Saturday, April 8, 2017

Changing lives out here in flyover country

Out here in the middle of no where, or as we like to say, the middle of everywhere, there is some life-changing science going on.
The Missouri University of Science and Technology is a news-making school, and there is more good news coming out of that campus now.
Here's a recent announcement about a new technology that uses glass to heal wounds. That's right, glass to heal wounds.

A glass-based wound care product that emerged from research by a doctoral student at Missouri University of Science and Technology has been approved by the U.S. Food and Drug Administration for human use and is now available on the commercial market.
Steve Jung laid the groundwork for the Mirragen Advanced Wound Matrix while earning a master’s degree in ceramic engineering and a Ph.D. in materials science and engineering at Missouri S&T. Jung is now chief technology officer at Mo-Sci Corp., a Rolla specialty glass manufacturer that continued the product’s development in collaboration with ETS Wound Care, also of Rolla.
“The recent FDA approval is a significant milestone,” says Chad Lewis, president and CEO of ETS Wound Care, a subsidiary of Engineered Tissue Solutions. “We’re opioneering an entirely new therapeutic option for wound care.”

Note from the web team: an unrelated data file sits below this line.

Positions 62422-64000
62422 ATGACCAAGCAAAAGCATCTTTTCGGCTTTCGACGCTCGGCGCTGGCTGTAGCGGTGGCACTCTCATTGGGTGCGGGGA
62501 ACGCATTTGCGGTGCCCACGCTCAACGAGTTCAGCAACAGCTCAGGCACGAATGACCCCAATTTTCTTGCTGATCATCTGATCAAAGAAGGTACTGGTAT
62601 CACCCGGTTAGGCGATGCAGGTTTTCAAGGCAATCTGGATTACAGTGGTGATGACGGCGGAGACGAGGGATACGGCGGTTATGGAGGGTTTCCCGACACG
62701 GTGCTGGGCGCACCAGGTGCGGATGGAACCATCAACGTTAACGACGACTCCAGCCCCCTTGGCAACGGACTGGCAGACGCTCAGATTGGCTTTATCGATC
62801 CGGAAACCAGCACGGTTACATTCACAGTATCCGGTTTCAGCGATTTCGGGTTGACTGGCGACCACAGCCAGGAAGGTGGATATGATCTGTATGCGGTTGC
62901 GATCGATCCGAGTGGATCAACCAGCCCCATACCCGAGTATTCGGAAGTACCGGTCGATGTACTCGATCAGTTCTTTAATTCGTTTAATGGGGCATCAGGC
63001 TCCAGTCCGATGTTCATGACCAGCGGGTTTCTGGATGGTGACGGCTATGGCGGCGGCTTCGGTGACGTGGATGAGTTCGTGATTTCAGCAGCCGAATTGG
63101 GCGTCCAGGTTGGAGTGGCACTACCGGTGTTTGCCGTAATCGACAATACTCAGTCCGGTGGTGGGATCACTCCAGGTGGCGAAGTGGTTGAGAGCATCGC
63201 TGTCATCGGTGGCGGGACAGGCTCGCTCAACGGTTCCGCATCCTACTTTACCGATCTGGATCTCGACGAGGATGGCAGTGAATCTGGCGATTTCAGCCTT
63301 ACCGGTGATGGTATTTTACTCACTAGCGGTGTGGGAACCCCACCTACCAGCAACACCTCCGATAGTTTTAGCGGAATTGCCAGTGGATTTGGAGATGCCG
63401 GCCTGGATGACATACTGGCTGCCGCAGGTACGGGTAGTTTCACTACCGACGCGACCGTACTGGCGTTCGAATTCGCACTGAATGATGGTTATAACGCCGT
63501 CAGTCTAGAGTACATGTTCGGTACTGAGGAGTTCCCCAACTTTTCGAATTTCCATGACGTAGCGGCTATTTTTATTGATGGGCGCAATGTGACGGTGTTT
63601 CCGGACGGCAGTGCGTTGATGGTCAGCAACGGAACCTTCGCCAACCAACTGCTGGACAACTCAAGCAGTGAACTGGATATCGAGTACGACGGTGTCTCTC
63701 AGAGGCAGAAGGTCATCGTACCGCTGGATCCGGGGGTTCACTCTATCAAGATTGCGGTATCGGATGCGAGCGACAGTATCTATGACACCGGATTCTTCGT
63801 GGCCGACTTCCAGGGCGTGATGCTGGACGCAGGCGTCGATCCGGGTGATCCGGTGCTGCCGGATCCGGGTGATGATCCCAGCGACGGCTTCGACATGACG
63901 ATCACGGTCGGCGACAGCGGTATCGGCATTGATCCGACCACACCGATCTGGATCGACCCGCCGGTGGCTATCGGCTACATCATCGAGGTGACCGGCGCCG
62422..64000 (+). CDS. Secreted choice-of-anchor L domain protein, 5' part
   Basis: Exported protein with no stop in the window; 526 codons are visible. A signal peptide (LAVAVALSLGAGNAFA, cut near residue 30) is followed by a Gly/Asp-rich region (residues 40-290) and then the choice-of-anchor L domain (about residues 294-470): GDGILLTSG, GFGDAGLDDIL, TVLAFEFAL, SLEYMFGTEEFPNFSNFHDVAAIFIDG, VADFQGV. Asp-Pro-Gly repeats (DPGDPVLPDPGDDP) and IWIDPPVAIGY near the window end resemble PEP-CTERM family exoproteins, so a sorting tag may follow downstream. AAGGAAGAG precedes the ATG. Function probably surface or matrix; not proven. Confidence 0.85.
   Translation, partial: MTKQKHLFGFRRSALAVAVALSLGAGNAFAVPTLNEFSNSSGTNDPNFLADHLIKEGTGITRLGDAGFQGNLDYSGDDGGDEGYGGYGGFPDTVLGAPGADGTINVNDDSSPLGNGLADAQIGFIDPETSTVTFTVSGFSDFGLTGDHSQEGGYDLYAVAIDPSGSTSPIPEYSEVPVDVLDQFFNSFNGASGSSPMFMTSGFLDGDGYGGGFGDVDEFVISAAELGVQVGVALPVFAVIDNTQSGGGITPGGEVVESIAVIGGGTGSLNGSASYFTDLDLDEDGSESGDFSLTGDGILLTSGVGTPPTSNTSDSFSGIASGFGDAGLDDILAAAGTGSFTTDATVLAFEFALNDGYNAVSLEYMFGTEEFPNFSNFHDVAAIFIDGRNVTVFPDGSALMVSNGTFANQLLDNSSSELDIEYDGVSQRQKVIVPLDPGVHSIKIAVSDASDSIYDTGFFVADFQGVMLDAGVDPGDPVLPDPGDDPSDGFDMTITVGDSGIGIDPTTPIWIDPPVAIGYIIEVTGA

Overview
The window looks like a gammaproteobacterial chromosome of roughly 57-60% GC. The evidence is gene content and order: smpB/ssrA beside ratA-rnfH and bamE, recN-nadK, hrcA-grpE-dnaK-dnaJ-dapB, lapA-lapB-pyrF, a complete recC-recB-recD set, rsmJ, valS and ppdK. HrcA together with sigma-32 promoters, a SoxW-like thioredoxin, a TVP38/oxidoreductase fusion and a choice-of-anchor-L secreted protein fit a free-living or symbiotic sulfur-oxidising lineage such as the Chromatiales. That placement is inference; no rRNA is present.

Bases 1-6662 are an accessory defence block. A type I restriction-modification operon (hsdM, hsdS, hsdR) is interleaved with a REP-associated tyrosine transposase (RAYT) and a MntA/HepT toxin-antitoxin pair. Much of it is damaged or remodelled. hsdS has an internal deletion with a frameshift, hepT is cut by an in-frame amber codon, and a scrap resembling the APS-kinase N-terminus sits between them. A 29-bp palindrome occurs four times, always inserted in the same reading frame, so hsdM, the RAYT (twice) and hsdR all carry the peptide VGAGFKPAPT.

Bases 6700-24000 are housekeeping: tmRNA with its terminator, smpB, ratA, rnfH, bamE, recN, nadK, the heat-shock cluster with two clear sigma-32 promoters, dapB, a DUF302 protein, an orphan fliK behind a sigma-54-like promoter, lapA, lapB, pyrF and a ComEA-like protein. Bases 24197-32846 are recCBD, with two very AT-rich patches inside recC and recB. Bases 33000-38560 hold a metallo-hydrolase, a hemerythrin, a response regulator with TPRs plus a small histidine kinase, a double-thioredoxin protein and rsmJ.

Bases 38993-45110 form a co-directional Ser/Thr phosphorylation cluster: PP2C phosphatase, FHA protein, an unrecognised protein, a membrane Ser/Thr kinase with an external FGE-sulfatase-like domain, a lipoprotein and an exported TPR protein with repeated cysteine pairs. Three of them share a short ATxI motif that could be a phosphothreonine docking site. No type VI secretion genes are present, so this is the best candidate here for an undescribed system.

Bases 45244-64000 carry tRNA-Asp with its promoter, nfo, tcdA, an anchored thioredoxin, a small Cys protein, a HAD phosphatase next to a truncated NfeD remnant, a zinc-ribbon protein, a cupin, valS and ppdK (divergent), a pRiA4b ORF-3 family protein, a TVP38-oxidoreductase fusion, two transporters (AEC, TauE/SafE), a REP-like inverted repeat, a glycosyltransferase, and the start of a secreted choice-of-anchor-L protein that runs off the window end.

The Mirragen Advanced Wound Matrix is a wound dressing solely composed of microscopic glass fibers and particles that are absorbed by the body. Both flexible and moldable, the wound dressing can be easily customized, while its fiber structure allows Mirragen to absorb fluid from the wound site and facilitate healing.
Keith Strassner, director of the university’s office of technology transfer and economic development, calls the new wound care product a successful example of the real-world benefits of academic research.
“The Mirragen story perfectly illustrates how federal support of university research can translate into broader economic and social benefits,” he says, noting the early support of Jung’s work by a U.S. Department of Defense grant. “Then, we were able to create a strong partnership with Mo-Sci and transfer the technology to allow the company to make the necessary investments in its commercialization and the regulatory approval process.”

The inventor, Steve Jung, is a Rolla City Council member. Mo-Sci was founded by Dr. Delbert Day, the inventor of glass bead technology that has developed into a number of products. His son, Ted Day, is the Mo-Sci CEO who gave the initial seed money for the newly opened Delbert Day Cancer Institute. Ted was also a member of the hospital board and its chairman. Keith Strassner is ending a 15-year run on the Rolla Board of Education.
The point I am making is that not only is S&T changing lives, its people are important servsnt-leaders in our community.
And this blessed life is nestled here in the Ozarks.

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